Standard Chartered Chief Executive Officer Bill Winters can add another string to his bow since taking the helm of the London-headquartered bank last year. The lender has now become the first foreign financial institution to trade in China's interbank bond market, the third-largest in the world.
Outside of bragging rights, the beachhead allows Standard Chartered to claim it will be better suited to underwrite the debt issues of foreign companies wanting to tap China's domestic liquidity. The bank itself may even resort to such a funding avenue, having issued local debentures before.
That boast, however, may sound better than it really is. For all the promise of China's so-called panda bond market, there have been precious few takers. Also, engaging in note trading in China is almost akin to loaning money. Securities hardly ever change hands and once a bank buys them, it's pretty much for good.
Bankers won't say that directly, but the proof is in the accounts.
ICBC, China's biggest lender and one of its most-active underwriters, reported that it had 132.5 billion yuan ($20.1 billion) of bonds as assets that were held for trading in its 2015 annual report. The entire amount was to meet liquidity requirements, meaning that effectively, zero is being held with a view to making a buck from trading. ICBC also reported 1.4 trillion yuan of notes that it categorizes as available for sale.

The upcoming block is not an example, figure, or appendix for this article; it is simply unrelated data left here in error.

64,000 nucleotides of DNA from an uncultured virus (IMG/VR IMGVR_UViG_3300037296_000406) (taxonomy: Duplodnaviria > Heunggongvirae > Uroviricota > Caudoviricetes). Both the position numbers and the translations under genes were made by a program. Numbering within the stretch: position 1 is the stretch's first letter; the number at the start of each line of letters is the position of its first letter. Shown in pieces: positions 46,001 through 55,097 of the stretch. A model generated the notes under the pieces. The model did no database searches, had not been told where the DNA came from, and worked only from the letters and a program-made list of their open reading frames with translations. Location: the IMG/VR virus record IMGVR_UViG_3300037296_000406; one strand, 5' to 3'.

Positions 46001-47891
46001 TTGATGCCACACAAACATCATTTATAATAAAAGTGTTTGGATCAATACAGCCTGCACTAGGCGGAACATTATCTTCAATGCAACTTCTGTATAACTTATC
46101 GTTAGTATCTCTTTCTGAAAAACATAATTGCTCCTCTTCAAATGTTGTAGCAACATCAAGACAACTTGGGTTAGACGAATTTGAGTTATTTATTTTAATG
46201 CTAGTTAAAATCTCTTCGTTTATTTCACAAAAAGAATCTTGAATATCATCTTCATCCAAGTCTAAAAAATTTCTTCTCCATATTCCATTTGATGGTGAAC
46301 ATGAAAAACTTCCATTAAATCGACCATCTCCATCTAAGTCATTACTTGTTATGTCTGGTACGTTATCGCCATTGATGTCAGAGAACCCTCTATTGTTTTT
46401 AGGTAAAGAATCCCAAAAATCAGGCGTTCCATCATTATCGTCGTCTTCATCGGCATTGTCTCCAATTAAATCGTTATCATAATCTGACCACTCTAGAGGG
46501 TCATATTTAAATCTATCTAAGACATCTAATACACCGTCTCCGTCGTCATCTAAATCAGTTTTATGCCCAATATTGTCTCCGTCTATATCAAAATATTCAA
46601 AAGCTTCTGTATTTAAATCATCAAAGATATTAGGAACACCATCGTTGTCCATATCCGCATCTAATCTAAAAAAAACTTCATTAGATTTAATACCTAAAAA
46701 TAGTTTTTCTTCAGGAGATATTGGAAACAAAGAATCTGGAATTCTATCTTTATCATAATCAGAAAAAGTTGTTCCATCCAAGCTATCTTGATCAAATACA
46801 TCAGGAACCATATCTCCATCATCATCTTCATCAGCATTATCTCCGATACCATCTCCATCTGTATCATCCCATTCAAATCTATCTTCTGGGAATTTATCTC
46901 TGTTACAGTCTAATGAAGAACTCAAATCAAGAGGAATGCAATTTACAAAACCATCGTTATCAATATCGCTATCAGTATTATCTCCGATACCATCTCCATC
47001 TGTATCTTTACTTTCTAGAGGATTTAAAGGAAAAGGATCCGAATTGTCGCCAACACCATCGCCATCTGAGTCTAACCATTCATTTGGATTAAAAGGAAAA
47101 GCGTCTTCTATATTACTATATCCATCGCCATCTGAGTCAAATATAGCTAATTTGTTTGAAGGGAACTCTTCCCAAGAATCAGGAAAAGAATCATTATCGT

The key here is the wording. In accounting speak, financial securities classed as "available for sale" are treated differently from those that are "held for trading." It boils down to how gains, or losses, from price fluctuations in the securities are incorporated into a firm's bottom line. Whether to categorize as one or the other usually depends on two things: what a company plans to do with those assets, and how liquid they are.
Judging from ICBC's choice of language, the fact the vast majority, about 90 percent, of its debt securities are classed as available for sale means they aren't very liquid. "Trading" in China's bond market is, therefore, more of a balance sheet game. And it's one Standard Chartered is already losing, as rising nonperforming loans, provisions and impairments shrink its ability to grow its books.
As for claiming it can underwrite onshore yuan debt, good luck. It's hard to see any offshore institution chipping away at the strongholds Bank of China, ICBC and their private-sector peers such as China Minsheng have on the local bond market. Not to mention that fees are already low, even for them.
Standard Chartered shareholders shouldn't expect to see much benefit from the lender's latest foray. Bragging rights may be all Winters gets out of it.
This column does not necessarily reflect the opinion of Bloomberg LP and its owners.
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